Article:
Kids love Halloween. How do parents make sure their kids are safe from allergies on Halloween? Here is a plan to help.
Protect Your Ghosts and Goblins From Allergies!
First and foremost is prevention. If you’re not sure what your children are allergic to, you can’t prevent a reaction. You can get tested at your doctor’s office or perhaps it’s more convenient and affordable to purchase a home allergy test kit.
Your child should needs to know what treats they are taking. If he or she is allergic to wheat, only gluten-free goodies are allowed! Here are some great recipes for gluten-free treats specifically for Halloween.
Talk to parents and teachers about providing non-candy treats such as haunting stickers, witch finger puppets, spider rings or glow in the dark ghost stickers. They are many fun things that your child may enjoy even more than candy and will definitely last longer.
Review the labels of any treats your child brings home. The terms can be confusing sometimes so if there’s an ingredient you don’t recognize be sure to look it up first.
Make-up can trigger skin allergies so be sure to investigate their face paint before applying it.
If your loved one is going to a haunted house, get the details first as fog machines can trigger allergic reactions and asthma.
When you get out Halloween decorations from last year or a hand-me-down costume, wipe them down and wash them off first. They may be dusty or even have mold spores depending on where they were stored.
Pumpkin patches can harbor mold in damp areas. It may be best to head to your local farmer’s market for a pre-picked pumpkin that you can take home and wash before the carving ensues.
If your kid is not too embarrassed, accompany them to any Halloween events they participate in (classroom party, trick-or-treating, haunted house). If they are embarrassed, be sure they are educated enough to be safe or make a parental executive decision that’s best for your family.
Be sure to carry an epi pin or your child’s allergy plan just in case.
Going for a weekend hike? Don’t forget your tissues!
Even though people associate spring with allergy season, fall can be just as potent. In fact, over 30% of people with seasonal allergies are affected by exercise-inducedasthma. Because a nice hike is often out in the middle of nowhere, it’s important you take precautions. If you’re not sure what you’re allergic to, be sure you get tested for specific allergies so you know best how to prepare.
Hiking in the Fall
How to work out smart during fall allergy season:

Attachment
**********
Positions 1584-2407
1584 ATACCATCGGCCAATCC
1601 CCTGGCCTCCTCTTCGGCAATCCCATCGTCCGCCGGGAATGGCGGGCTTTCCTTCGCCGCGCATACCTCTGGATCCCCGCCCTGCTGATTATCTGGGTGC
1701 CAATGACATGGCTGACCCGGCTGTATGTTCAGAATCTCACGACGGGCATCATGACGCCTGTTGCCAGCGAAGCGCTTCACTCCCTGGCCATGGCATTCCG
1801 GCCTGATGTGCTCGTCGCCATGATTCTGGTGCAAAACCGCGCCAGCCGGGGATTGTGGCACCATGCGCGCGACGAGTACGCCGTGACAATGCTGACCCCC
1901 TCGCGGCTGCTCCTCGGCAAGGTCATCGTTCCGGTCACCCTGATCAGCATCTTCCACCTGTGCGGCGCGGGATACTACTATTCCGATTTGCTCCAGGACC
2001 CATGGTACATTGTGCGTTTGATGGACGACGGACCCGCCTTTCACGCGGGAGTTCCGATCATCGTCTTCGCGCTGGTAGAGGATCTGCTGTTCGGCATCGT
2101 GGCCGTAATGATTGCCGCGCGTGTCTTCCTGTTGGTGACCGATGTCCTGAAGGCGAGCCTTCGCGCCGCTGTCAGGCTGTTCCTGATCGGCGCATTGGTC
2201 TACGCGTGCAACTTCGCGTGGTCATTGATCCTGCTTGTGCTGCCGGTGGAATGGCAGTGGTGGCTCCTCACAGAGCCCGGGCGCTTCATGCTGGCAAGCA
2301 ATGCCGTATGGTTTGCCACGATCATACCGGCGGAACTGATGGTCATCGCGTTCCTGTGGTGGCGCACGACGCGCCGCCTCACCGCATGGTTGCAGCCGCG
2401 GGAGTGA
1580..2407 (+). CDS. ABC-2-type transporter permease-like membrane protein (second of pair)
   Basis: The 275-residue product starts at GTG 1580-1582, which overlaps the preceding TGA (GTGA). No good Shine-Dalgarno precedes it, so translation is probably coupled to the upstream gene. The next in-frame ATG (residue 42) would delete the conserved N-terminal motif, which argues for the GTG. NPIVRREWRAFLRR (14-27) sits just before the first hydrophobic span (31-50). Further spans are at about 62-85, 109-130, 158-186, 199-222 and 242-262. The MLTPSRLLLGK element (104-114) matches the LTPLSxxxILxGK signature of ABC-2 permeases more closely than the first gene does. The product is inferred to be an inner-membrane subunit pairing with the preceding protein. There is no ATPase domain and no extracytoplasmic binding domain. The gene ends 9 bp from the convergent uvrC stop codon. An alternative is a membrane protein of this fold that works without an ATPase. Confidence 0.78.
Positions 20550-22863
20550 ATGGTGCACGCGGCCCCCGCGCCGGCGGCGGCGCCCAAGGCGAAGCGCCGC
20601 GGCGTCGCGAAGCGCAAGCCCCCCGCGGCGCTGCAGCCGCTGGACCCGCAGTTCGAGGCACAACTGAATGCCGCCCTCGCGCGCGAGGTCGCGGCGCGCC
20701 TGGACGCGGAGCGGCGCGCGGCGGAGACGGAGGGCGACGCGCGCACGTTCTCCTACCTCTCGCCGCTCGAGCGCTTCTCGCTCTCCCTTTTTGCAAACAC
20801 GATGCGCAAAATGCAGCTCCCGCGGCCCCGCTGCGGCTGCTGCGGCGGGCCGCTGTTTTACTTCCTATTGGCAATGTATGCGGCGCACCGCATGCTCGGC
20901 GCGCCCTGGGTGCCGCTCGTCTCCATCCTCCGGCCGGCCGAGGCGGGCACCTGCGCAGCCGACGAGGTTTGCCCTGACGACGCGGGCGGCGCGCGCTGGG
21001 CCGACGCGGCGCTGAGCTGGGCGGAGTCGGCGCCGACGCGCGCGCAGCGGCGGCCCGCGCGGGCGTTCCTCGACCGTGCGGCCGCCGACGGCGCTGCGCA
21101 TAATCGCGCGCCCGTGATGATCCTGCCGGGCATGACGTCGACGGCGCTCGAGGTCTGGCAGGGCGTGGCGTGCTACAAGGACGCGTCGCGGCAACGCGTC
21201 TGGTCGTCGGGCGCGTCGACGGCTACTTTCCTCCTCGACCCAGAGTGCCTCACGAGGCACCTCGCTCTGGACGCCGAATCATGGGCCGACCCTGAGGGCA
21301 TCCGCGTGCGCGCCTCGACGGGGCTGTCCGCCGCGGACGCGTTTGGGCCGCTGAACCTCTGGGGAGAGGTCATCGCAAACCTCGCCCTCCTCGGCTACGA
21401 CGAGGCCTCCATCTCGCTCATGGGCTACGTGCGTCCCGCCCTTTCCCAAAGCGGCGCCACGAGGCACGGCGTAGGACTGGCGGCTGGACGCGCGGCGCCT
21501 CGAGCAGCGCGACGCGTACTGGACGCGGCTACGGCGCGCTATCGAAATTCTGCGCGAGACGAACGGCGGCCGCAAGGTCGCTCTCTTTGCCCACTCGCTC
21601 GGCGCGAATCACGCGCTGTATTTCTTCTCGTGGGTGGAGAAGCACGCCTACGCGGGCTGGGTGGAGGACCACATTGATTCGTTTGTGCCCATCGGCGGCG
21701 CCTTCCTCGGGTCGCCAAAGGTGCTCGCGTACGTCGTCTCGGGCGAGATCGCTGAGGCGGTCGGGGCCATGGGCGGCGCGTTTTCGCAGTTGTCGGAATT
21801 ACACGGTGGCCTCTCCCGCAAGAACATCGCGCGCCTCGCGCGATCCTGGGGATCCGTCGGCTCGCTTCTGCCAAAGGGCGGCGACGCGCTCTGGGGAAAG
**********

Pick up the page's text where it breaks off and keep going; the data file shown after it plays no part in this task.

If you’re allergic to mold, avoid hiking or exercising in wet areas such as in the woods. Go for a nice stroll in a dry, arid location if possible.
Temperature can play a big part. The colder the air, the more frequent the exercise-induced asthma. If you can’t avoid the cold, bring a scarf or something to warm the air before you inhale into your lungs.
Check the pollen count online before you go to get a good idea of what’s out there.
If you are going to a new area and you’re not familiar with the potential allergens, bring extra tissues and an epi pin to be safe. These items are very lightweight and can make a huge difference.
Before you get back in your car or go back indoors, be sure to wipe off your shoes. That pollen can really accumulate and spread quickly!
If it’s too much to handle, consider other healthy methods of exercise that are indoors: yoga, swimming, weight training, pop in your favorite Jillian Michaels DVD and sweat til you drop!
Be smart, know your body, and investigate your surroundings as much as possible. Fall is a beautiful season that is meant to be explored. With these precautions and tips, exercise-induced asthma and fall allergies won’t be your downfall!
Symptoms of food allergies
“The question that makes parents of severely food-allergic kids lose the most sleep: how will they know when their child is experiencing what could be a severe, life-threatening allergic reaction.
Note: STOP right here if you are reading this because you believe that your child is experiencing a severe reaction. Step away from the computer and follow your doctor’s emergency instructions (such as administering the EpiPen and calling 911.)
OK–so back to the question. This is a wonderful thing to discuss with your doctor because symptoms vary depending on the person. If your child has experienced only “mild” reactions in the past, be sure to get very clear details from your allergist about what to look for.
If you see the following symptoms, it may indicate a food allergy reaction:
Itchy skin rashes (eczema, also called dermatitis)
Skin allergy symptoms are important to identify and to differentiate from skin infections. Though the symptoms are often similar, treatment of an infection can be very different from management and control of a skin allergy.
Identifying a skin allergy is important because a lot of the same symptoms could be produced by infections, heat, and inflammation and even as a reaction to prescription drugs. For instance skin allergy symptoms such as eczema can mimic those of psoriasis, which is not an allergic reaction but caused by a disorder that produces more skin cells than needed.